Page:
Tuesday, June 26, 2007

Mending a Hole

Updated 3/2017-- photos and all links (except to my own posts) removed as many no longer active.

Mending holes in clothing or in earlobes can be done. Some  methods work better than others. Often with both, simple preventive measures are very useful. When mending clothes, resewing a button before it is lost is best. Using an iron-on interfacing to re-inforce an area in a garment where the fabric is getting thin can prevent the hole from occuring or at least delay it, giving longer life to the garment.

For earlobes, not wearing heavy ear rings can help prevent the stretching of the hole. Being careful when put on or removing clothing so as not to "catch" the earring can help prevent the lobe from being torn. Being careful around babies/toddlers who want to play with shiny/dangling objects can help prevent the lobe from being torn. Another way is to use the "earlobe support" which is a stick-on disc that help support the earlobe when heavy earrings are worn. Used early, this can prevent the stretching or slow tearing of the lobe due to the weight of the earring.

Once the stretching occurs or the tear is completed, then the only way to fix it is to repair it. There are variations on "how" this is done, but they all require excising (freshing) the edges so they can be sewn back together. The variations are mainly in how the excision is structured–straight, z-plastied, or L-shaped. I do not think the straight excision is the best way to do the repair. If the scar "shortens" at all (as straight scars are prone to do), then the lobe is "gathered" up and ends up "W" shaped at the bottom. The other reason is that unless you (the patient) are very good at repositioning the new hole to the side (either) of the scar (which is weaker by at least 20% of the surrounding skin), the tear is very likely to re-occur as the earrings pull-through the scar over time.

The Z-plasy or L-shaped scar avoid the "W" by changing the scar into a non-straight scar. Which one is best will depend on the tear and shape of the earlobe being repaired. Also, it may depend on whether there is an intention to re-pierce the earlobe. Not all do. As I have not figured out how to put sketches in my text, I have linked here to Dr. Michael Bermant, MD site. This is usually an office procedure done using a local block. Most insurances will not cover this procedure as they consider it cosmetic in nature.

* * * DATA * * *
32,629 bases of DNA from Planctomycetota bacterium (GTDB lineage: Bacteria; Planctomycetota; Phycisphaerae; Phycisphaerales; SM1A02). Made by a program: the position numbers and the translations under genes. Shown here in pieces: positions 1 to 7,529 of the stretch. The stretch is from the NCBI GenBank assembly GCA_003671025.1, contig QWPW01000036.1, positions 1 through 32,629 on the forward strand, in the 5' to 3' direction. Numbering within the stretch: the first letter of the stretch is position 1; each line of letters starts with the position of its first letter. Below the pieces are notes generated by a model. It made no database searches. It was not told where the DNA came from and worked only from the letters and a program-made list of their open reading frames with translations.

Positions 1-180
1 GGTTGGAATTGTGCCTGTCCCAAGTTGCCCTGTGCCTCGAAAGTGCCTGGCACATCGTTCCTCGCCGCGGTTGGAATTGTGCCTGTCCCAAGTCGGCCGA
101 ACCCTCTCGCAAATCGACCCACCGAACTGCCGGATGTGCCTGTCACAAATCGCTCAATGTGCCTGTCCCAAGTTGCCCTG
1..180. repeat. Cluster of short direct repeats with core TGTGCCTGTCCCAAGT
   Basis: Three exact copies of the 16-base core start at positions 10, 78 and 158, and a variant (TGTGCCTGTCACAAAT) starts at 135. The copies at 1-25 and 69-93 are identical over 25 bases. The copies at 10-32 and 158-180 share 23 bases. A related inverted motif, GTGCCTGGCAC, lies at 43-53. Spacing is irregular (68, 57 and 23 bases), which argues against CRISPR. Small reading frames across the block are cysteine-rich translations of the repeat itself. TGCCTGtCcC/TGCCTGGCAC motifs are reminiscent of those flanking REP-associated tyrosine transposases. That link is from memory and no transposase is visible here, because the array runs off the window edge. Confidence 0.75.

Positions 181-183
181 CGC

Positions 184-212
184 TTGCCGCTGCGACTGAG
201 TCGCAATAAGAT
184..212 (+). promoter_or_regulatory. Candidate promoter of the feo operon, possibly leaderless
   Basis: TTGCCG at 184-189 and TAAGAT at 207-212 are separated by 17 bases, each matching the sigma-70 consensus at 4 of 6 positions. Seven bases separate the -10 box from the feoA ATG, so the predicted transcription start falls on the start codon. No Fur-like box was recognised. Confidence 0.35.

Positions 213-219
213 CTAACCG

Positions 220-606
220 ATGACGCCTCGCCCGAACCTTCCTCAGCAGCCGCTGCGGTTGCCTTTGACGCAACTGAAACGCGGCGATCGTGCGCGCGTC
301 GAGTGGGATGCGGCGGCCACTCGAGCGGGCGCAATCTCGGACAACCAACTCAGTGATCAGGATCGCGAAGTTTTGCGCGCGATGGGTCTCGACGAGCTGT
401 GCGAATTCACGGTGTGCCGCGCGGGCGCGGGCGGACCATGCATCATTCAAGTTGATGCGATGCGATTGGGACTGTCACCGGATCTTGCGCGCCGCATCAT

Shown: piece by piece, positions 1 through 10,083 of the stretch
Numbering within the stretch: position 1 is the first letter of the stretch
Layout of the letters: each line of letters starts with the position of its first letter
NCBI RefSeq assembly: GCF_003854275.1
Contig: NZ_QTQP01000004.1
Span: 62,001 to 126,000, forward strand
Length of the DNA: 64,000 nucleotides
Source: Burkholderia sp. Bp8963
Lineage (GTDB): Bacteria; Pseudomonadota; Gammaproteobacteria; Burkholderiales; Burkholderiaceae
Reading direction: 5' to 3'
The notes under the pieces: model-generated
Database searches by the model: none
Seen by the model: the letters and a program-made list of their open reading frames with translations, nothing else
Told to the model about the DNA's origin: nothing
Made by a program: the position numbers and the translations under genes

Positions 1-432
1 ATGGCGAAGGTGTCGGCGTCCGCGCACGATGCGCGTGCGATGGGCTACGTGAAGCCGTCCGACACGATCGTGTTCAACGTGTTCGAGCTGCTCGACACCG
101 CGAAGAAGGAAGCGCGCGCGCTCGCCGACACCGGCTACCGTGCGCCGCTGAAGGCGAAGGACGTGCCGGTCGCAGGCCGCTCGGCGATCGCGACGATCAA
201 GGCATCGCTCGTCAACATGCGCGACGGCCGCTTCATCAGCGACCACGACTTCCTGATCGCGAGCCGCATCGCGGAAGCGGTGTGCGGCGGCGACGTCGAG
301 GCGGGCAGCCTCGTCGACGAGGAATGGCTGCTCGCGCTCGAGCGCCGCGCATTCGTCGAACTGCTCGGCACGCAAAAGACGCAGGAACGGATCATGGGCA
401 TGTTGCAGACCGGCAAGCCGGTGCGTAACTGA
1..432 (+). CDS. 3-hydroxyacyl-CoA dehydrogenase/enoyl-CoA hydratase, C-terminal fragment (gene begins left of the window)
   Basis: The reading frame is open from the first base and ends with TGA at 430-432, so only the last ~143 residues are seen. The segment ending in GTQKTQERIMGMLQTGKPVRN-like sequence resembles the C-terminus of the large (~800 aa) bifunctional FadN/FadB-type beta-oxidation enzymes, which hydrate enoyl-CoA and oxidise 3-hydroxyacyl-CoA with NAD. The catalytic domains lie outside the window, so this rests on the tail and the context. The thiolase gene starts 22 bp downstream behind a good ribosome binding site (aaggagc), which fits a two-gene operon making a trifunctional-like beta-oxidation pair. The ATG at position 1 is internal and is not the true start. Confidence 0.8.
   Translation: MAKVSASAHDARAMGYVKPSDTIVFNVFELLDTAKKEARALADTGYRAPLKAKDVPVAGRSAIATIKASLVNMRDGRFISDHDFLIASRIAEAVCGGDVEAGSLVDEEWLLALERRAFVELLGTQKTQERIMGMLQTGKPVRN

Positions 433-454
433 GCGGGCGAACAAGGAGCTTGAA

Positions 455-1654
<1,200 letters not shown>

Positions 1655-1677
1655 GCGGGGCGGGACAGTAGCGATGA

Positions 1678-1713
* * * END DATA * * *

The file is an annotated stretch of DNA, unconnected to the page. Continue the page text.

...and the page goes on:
A really good article with nice, clear instructions on the Z-plasty technique is REPAIR OF THE SPLIT EARLOBE USING A HALF Z-PLASTY; Journal of Plastic & Reconstructive Surgery, Vol 101(3):855,856, March 1998; Gajiwala, Kalpesh M.S., M.Ch.


EarringDoctor said...

The idea to use an "earlobe support" is a great way to wear any and all earrings again when you have a damaged or torn earlobe.
The hole is temporarily "mended" with the use of Pierce-Mate earlobe supports.
These can be found at http://www.earringdoctor.com/piercemate.html

Belliger said...

Hello, I was a medical officer for the Gurkhas in Hong Kong,(1980's), and their accompanying Gurkha wives had a common problem, of their heavy gold jewellery "cutting out" of their earlobes. I used to re-join the bifid lobes under LA infiltration to the lobe. I removed the "internal" strip of skin in one U-shaped piece, and then apposed the internal soft tissues with a single loop of catgut. After that I mended the skin on the inside and outside, with fine silk sutures. The results were good, though I say so myself. In my opinion, the later strength of the repair lies in the internal catgut suture, not in the fine skin suturing, whether Z-plastied or not. In my opinion it's also essential to place this absorbable internal suture, to prevent a potential internal cavity leading to an [infected] haematoma. I had some training as a plastic surgeon in Newcastle, UK, in 1973. "Belliger," see http://answers.yahoo.com/my/profile;_ylt=Aj6HhCFZZNA4k_Xu2wtLz1bixQt.;_ylv=3?show=4Hw1UWw8aa